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What Caused Thousands of Dead Fish to Wash Up on a Texas Beach?
Sleeping with the fishes.
On Friday, June 9, tens of thousands of dead fish washed up on the shores of Gulf Coast Beach, roughly 65 miles south of Houston, Texas. This wholesale body drop triggered a public health risk and a murder mystery of apocalyptic proportions. Unfortunately, Poker Face’s Charlie Cale (Natasha Lyonne) and her uncanny ability to tell when someone is lying, was not available for consultation. Scientists, however, have cracked the case. The culprit is nature itself, but we might be guilty of aiding and abetting.
What caused a mass fish death in Texas?
Warmer temperatures reduced the availability of oxygen, causing fish to suffocate and wash up on shore.
These so-called “fish kills” aren’t all that uncommon, especially in the summer months. Many of them, including this one, are the result of too little oxygen in the water. Fish, and every other oxygen-breathing organism in the oceans, rely on oxygen dissolved in the water to breathe. Oxygen is added to the system during the day when plants and other organisms photosynthesize to create food, producing oxygen as a biproduct. Oxygen production stops when the Sun goes down, but everything living in the water still needs to breathe.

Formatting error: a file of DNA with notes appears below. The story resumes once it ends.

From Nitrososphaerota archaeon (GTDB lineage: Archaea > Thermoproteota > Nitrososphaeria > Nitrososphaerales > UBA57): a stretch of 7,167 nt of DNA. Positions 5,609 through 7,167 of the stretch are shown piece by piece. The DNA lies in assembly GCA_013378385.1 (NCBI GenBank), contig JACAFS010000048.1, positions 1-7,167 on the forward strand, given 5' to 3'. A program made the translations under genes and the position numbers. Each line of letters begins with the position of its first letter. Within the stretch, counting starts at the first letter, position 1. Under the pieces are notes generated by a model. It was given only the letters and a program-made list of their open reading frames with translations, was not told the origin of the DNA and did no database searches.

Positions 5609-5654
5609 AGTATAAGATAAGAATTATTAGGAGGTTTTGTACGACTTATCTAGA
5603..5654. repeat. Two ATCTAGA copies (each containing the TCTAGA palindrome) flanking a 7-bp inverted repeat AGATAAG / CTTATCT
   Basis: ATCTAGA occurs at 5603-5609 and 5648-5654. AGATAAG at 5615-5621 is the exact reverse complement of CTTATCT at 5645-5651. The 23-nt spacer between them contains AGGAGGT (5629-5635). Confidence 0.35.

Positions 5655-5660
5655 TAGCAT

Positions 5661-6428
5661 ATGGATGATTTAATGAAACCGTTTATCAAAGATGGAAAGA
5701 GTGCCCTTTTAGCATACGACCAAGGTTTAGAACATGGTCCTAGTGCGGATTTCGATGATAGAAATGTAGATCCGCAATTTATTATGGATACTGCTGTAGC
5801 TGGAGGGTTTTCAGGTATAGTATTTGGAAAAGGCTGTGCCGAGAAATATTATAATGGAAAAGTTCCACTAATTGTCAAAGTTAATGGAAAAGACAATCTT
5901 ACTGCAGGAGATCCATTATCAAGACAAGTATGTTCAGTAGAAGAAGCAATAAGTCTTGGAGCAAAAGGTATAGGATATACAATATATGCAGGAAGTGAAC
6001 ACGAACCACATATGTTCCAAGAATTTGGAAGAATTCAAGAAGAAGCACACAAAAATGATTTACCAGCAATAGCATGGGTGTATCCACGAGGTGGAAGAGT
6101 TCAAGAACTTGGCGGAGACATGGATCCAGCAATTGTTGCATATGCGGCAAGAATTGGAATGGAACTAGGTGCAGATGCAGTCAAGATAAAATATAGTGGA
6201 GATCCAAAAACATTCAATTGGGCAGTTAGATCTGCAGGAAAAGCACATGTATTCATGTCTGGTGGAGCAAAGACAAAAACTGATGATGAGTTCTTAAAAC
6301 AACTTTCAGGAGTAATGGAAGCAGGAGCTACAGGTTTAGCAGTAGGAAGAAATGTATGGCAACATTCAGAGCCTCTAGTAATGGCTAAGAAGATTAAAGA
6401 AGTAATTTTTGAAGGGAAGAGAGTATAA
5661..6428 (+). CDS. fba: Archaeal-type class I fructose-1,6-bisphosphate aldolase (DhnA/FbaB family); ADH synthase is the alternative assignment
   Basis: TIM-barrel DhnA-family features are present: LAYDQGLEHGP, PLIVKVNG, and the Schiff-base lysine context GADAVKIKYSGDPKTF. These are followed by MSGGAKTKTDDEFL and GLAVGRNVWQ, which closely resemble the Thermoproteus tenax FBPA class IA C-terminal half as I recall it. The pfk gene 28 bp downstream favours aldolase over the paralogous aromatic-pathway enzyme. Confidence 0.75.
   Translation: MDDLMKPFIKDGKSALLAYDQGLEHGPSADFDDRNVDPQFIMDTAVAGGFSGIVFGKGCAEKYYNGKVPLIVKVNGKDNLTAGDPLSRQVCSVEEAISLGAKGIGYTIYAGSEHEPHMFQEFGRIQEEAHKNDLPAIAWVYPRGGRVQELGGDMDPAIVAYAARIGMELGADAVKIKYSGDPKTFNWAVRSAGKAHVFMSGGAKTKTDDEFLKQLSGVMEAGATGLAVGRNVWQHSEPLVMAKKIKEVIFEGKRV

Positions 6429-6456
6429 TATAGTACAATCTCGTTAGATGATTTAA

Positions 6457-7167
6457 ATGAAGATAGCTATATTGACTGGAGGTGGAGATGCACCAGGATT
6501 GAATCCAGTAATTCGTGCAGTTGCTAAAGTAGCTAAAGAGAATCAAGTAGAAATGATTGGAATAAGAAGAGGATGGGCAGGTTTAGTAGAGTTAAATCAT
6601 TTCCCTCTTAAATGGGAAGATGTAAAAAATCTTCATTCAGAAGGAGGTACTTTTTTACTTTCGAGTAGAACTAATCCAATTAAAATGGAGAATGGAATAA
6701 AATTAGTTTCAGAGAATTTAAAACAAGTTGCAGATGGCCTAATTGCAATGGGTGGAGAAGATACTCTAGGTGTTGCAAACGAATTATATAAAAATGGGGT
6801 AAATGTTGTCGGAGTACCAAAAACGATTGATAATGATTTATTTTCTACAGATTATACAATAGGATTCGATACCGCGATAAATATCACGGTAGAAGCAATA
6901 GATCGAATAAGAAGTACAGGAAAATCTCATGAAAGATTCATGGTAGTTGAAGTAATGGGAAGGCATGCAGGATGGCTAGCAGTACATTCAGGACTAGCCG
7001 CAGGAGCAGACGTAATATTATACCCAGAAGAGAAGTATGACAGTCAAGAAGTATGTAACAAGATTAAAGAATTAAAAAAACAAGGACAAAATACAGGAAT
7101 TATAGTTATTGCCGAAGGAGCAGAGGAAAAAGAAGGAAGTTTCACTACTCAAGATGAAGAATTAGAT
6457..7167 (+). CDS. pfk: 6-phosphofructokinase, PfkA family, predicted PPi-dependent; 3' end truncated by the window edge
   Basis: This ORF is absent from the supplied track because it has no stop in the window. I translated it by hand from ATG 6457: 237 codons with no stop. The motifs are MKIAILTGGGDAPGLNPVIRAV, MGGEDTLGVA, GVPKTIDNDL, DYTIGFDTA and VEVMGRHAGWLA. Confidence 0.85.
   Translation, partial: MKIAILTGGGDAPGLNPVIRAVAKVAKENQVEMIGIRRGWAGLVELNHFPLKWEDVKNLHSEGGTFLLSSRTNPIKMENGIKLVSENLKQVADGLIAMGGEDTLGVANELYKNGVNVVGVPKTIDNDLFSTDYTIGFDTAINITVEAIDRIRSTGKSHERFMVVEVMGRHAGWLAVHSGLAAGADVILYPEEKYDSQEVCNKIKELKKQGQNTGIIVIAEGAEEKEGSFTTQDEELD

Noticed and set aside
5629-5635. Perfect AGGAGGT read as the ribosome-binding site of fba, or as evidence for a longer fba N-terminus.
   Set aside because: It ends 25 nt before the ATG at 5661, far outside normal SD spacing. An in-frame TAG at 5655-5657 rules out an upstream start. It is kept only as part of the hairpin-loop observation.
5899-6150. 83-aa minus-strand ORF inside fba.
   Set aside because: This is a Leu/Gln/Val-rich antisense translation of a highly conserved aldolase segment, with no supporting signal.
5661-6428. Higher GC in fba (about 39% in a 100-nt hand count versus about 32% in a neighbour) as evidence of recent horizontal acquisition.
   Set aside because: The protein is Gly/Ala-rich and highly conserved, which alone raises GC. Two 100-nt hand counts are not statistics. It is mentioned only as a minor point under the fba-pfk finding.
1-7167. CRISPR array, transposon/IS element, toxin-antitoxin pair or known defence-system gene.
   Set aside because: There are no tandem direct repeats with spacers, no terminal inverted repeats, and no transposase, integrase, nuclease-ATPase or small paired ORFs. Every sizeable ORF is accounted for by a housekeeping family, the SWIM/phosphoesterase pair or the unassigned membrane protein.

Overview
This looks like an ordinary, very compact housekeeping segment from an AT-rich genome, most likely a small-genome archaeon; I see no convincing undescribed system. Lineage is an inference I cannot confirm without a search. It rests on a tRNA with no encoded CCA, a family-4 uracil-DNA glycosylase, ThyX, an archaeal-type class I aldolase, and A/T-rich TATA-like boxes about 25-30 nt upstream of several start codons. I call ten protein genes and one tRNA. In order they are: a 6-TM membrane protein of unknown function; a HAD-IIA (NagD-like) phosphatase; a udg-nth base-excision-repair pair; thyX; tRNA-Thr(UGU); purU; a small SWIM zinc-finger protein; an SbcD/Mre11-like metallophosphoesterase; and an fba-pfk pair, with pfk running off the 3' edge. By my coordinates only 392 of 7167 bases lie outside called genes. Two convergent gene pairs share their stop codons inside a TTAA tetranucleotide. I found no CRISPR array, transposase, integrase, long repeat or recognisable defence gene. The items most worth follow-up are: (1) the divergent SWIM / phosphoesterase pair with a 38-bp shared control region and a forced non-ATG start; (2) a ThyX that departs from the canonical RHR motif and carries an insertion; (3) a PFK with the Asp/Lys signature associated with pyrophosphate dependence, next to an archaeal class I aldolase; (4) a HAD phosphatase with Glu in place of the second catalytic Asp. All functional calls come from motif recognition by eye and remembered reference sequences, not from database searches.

Normally, a kind of balance is struck and there’s always enough oxygen stored to make it through the night. However, warmer water can’t hold as much dissolved oxygen as cold water can. So, in the summer months, fish can sometimes suffocate overnight. That’s what happened here. Water samples taken in and around the area revealed almost no dissolved oxygen in the water.
Public health officials issued a warning, urging the public to stay out of the water. “Our recommendation is that you avoid the beach altogether until this event is over. We definitely advise that no one enters the water,” officials said via Facebook.
The sight (and smell) of thousands of dead fish is enough to ruin your day at the beach, but going into the water during these sorts of events can be actively dangerous. The fins of dead fish cut through the water like tens of thousands of slowly shifting razor blades, floating in a sunbaked soup of rapidly rotting fish. It’s not the sort of place you’d want to hang out.
A cleanup effort began June 9 when the bodies started washing up on shore and ended on Sunday June 11. By then, most of the fish had broken down to the point that they were little more than piled skeletons on the beach. Still, officials recommend staying out of the water a little while longer, to give mother nature an opportunity clean everything up.
When an ecosystem gets overloaded, even for a little bit, nature has ways (terrifying ways) of balancing the scales. Just something for us to think about.
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